How we can make our water systems safer, more sustainable and more just

May 4, 2020

U-M Professor of Civil and Environmental Engineering Nancy G. Love breaks down the challenges facing urban water systems and what we can do to solve them.

U-M Professor of Civil and Environmental Engineering Nancy G. Love

The past few years have taught us that even in a state with an abundance of fresh water, access to safe drinking water isn’t something to be taken for granted. The headlines have been hard to miss, from the Flint water crisis and water shutoffs in Detroit, to stories about aging water infrastructure, toxic algae blooms, and PFAS contamination. So how do we cope with such a wide range of serious challenges — and continue to deliver citizens safe, affordable drinking water? U-M Professor of Civil and Environmental Engineering Nancy G. Love says it will require rethinking the basic functions, design and values that underlie our urban water systems. She recently led a virtual discussion on the topic for our ongoing Strategic Planning Thought Leaders Series, and we’ve summarized a few of the big takeaways, in case you missed it.

How your water system works now

First things first: Since the vast majority of our water system remains out of sight, it’s worth recapping how it works. Most centralized public water systems are made up of two interconnected components. The first is a drinking water treatment facility, which draws water from the environment. For the big system serving much of Southeast Michigan, the water intakes are on the Detroit River and Lake Huron. We then treat that water through a variety of physical and chemical processes until it’s safe to drink and send it out via a distribution system of underground pipes. When you wash dishes, take a shower, or flush the toilet, that water and everything in it enters the second big system component: the wastewater system. A separate set of distribution pipes transports the wastewater to a treatment facility, which treats the water to remove solids, like human waste, pollutants, and dissolved nutrients, like phosphorus (more on that below). When the treatment process is complete, the water is returned to the natural environment and the cycle starts all over again.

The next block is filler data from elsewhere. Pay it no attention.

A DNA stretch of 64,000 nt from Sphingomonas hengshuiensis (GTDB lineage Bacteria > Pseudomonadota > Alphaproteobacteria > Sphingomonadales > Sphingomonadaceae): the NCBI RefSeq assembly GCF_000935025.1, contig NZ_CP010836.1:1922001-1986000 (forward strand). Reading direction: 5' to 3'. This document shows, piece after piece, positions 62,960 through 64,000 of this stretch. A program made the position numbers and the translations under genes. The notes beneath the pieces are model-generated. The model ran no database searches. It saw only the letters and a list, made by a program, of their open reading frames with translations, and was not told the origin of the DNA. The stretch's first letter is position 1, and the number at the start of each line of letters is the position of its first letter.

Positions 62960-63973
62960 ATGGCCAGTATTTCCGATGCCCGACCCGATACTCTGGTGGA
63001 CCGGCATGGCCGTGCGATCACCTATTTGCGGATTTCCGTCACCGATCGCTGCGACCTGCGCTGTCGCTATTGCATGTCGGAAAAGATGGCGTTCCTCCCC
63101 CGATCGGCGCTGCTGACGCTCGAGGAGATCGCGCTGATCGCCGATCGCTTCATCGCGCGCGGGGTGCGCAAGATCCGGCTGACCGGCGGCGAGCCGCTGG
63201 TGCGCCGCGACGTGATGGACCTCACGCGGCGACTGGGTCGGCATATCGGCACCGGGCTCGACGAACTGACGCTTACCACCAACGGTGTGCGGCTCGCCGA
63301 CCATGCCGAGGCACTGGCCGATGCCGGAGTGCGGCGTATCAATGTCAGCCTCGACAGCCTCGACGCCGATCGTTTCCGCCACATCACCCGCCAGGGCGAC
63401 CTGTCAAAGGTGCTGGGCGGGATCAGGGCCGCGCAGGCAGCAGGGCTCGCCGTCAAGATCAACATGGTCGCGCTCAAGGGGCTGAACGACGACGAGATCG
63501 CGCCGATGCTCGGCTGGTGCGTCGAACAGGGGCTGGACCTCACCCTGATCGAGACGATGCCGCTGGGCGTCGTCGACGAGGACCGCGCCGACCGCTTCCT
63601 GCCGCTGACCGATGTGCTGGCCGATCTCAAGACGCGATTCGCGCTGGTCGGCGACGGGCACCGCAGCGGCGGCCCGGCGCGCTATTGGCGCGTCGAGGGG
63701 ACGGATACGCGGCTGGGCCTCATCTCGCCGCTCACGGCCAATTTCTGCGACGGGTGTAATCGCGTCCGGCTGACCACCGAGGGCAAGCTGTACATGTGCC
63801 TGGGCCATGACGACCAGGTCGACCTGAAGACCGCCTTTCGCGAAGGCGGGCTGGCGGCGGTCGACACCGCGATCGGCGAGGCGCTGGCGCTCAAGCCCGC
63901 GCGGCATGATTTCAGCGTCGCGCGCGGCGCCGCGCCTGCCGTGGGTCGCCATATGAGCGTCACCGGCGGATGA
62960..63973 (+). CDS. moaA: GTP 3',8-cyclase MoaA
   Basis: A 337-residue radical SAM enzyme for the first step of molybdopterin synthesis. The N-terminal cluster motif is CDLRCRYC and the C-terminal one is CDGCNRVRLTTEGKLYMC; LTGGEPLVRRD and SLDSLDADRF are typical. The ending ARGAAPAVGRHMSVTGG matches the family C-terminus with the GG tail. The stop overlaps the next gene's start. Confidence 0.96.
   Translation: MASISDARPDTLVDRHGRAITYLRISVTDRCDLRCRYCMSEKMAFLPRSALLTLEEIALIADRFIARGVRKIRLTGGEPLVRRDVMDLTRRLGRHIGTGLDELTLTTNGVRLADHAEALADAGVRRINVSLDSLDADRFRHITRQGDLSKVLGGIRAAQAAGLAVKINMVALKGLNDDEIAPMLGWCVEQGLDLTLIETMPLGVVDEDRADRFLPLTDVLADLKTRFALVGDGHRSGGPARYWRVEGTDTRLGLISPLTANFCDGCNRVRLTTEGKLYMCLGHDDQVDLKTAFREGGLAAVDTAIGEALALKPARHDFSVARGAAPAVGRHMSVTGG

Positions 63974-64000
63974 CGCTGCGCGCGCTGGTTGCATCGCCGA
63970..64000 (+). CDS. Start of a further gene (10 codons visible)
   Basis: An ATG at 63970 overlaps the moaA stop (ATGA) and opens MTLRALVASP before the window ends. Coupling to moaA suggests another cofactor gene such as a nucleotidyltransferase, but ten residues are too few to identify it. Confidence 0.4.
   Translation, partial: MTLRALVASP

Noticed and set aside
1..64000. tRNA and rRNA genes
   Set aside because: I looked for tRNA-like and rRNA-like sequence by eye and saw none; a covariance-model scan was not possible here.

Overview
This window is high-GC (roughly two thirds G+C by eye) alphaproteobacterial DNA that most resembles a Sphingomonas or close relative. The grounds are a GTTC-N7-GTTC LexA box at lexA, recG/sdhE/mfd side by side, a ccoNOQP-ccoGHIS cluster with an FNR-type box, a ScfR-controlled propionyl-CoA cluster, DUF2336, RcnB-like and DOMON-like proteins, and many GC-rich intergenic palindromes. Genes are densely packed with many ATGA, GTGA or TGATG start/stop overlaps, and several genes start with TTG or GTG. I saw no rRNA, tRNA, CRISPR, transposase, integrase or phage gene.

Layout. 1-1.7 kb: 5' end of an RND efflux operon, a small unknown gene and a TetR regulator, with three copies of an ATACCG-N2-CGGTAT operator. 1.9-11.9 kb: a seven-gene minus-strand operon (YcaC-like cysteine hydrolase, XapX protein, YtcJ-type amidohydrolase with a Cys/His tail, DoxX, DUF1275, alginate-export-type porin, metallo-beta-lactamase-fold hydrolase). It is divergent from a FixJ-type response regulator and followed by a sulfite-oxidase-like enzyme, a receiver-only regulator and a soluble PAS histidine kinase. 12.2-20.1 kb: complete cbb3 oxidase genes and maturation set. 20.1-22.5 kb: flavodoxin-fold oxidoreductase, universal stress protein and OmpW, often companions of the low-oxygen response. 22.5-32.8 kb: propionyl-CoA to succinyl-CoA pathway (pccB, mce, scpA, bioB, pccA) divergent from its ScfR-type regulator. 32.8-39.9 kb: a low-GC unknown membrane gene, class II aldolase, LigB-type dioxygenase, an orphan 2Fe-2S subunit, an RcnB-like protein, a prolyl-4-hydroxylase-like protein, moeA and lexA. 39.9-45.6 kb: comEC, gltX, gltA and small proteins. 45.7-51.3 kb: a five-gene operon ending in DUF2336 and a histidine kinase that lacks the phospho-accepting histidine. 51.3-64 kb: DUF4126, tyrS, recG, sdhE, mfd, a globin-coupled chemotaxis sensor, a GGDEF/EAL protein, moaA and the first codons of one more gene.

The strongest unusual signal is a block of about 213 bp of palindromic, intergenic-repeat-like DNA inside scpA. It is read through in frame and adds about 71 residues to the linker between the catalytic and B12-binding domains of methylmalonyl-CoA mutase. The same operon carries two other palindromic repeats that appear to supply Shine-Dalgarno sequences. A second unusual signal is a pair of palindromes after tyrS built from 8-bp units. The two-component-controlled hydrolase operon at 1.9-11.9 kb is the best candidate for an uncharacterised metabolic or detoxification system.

Infrastructure challenges in Midwestern cities

Love says these large centralized systems, which serve the vast majority of Americans, are incredibly effective. But our water systems are facing some huge challenges. One of the biggest is age. In older cities in the East and Midwest, the large underground pipes are often a hundred years old — twice the life they were designed for. Replacing them will be critical in the near future, but it will be incredibly costly. Unfortunately, Love says, federal spending for water systems has steadily declined since the 1970s, shifting the financial burden to local governments. To compound problems, many Midwestern cities have lost population, leaving fewer customers to pay for a growing list of repairs and updates.

The public health dimensions of our water systems